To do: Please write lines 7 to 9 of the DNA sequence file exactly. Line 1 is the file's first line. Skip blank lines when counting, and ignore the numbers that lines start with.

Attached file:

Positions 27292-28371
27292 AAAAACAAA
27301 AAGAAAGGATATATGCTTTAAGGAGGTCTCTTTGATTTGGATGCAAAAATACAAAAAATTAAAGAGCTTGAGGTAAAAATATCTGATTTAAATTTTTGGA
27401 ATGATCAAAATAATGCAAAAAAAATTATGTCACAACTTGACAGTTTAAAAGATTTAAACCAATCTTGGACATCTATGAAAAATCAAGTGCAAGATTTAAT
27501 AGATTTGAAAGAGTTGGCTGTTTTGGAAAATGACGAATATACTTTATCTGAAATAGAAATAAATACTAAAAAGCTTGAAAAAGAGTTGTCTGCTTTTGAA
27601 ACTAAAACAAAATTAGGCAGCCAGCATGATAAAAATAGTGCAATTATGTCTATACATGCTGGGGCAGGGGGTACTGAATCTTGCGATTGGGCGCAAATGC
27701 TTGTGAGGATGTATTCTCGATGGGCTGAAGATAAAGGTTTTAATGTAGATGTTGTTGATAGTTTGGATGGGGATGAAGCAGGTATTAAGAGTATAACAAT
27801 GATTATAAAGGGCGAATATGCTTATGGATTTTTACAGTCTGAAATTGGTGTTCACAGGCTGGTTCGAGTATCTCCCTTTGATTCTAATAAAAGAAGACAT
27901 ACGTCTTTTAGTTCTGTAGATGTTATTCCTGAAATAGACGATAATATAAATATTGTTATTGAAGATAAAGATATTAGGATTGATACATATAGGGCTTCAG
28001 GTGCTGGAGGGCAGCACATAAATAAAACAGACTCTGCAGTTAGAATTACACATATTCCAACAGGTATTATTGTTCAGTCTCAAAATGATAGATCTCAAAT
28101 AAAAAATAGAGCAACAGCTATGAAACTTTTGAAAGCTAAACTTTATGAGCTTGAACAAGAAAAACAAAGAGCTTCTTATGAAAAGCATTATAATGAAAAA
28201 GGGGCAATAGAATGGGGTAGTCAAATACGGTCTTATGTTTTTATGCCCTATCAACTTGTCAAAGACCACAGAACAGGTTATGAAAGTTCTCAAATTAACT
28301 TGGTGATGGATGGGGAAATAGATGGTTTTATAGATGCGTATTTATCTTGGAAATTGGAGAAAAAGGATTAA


27701 TTGTGAGGATGTATTCTCGATGGGCTGAAGATAAAGGTTTTAATGTAGATGTTGTTGATAGTTTGGATGGGGATGAAGCAGGTATTAAGAGTATAACAAT
27801 GATTATAAAGGGCGAATATGCTTATGGATTTTTACAGTCTGAAATTGGTGTTCACAGGCTGGTTCGAGTATCTCCCTTTGATTCTAATAAAAGAAGACAT
27901 ACGTCTTTTAGTTCTGTAGATGTTATTCCTGAAATAGACGATAATATAAATATTGTTATTGAAGATAAAGATATTAGGATTGATACATATAGGGCTTCAG